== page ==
In a review published in the Proceedings of the National Academy of Sciences, researchers in the United States of America described the potential of scientific tools to combat mental health disorders, including anxiety, major depressive disorder (MDD), and posttraumatic stress disorder (PTSD). They explore the role of science, the physiology and types of stress, responsiveness, treatment approaches, and the current evidence.
Review: The neurobiology of stress: Vulnerability, resilience, and major depression. Image Credit: Master1305 / Shutterstock
The global surge in psychological stress, fueled by events like the coronavirus disease 2019 (COVID-19) pandemic, political instability, and climate change, has led to a concerning rise in mood and anxiety disorders. This surge is nearly a "second pandemic," profoundly impacting various demographics, especially younger individuals and females. It calls for practical scientific approaches and emphasizes the need for strategies to address this mental health crisis.
The short- and long-term role of science
To tackle the mental health crisis, it is essential to possess a deep scientific understanding of these disorders. Immediate actions can be taken globally, locally, in healthcare, and at the individual level by prioritizing mental health, implementing supportive policies, raising awareness, and offering evidence-based lifestyle interventions. Key messages include the treatability of disorders, diverse paths to depression, and the significance of resilience. They pave the way for further discovery that could be translated into personalized scientific approaches to treatment and prevention.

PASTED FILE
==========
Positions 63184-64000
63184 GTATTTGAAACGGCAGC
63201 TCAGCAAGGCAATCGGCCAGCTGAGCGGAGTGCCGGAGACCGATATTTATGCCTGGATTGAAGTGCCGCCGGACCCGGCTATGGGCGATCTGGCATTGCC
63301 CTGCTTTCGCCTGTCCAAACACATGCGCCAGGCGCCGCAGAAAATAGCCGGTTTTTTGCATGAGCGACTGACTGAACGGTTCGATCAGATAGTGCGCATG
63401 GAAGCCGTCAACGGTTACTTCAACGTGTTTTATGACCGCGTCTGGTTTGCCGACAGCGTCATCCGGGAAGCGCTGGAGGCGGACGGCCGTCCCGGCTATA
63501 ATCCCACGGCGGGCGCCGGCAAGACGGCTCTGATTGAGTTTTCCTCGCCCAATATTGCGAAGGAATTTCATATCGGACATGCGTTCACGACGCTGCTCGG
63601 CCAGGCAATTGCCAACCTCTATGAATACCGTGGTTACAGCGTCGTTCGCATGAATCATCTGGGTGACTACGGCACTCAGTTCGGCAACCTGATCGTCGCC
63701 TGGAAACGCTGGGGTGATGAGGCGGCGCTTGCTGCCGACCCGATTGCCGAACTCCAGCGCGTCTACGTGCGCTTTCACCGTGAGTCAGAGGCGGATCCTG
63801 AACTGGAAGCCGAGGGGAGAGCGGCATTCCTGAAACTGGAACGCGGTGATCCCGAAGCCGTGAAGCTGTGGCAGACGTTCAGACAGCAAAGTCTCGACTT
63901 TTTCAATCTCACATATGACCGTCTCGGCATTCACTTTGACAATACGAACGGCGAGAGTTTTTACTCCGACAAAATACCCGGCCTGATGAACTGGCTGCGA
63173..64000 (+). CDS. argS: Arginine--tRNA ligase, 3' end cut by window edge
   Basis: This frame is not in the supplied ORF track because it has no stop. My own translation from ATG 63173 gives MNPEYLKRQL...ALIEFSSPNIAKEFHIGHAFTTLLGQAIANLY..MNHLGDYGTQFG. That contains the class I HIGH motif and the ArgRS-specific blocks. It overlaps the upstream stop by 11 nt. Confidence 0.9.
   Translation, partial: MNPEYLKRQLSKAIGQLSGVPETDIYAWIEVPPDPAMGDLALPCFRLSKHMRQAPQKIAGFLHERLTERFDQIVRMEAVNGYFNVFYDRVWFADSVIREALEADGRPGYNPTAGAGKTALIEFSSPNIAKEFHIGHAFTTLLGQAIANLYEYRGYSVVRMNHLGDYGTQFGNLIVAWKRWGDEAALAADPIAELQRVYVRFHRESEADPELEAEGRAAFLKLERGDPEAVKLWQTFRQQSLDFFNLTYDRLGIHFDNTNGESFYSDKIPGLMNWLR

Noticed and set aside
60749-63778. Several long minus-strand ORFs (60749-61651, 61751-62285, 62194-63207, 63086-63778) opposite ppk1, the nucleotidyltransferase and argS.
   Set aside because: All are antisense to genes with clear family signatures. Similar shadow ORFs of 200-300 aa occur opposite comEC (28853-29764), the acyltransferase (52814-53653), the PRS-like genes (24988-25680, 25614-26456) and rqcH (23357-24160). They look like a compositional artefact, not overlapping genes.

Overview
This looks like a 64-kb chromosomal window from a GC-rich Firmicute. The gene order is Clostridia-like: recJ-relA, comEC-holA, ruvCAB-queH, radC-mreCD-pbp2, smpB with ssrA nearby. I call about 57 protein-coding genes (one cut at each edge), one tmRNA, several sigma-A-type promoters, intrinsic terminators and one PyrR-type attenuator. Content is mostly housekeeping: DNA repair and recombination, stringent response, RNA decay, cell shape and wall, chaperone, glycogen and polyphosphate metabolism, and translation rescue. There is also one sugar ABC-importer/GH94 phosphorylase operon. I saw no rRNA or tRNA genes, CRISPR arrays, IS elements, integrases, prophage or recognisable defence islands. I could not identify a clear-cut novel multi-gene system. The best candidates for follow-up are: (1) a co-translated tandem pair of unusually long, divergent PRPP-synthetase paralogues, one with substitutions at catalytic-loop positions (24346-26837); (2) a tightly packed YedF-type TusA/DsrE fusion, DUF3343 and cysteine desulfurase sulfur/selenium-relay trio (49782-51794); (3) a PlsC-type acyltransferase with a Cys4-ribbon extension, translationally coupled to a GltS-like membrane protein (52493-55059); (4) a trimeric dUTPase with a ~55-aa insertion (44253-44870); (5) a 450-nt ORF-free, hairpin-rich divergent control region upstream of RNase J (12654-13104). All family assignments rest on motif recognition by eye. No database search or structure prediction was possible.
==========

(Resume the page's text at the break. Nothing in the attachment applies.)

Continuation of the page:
Stress biology and stress responsiveness
Stress biology represents organism-environment interaction, enabling optimal coping and survival. Dysregulation in the highly conserved stress system can potentially lead to mood and anxiety disorders.
Stress biology developed over a century, witnessing milestones from Walter Cannon's acute stress focus to Hans Selye's chronic stress exploration. The complex hypothalamic-pituitary-adrenal (HPA) axis emerged, involving key players like corticotropin-releasing factor (CRF), adrenocorticotropic hormone (ACTH), and glucocorticoid receptors, with implications in mood disorders. While the stimuli of stress may be physical, metabolic, physiologic, or psychosocial, they converge on the HPA axis to trigger a typical physiologic response.
A healthy stress response is integral for adaptive coping, characterized by rapid ACTH and glucocorticoid elevation swiftly terminated through negative feedback, inducing neurobiological resilience. However, chronic stress disrupts this balance, leading to sustained physiological alterations, termed allostatic load, with severe consequences, including maladaptive neuroplasticity inhibition and increased vulnerability to mood disorders and other health issues.Top of Form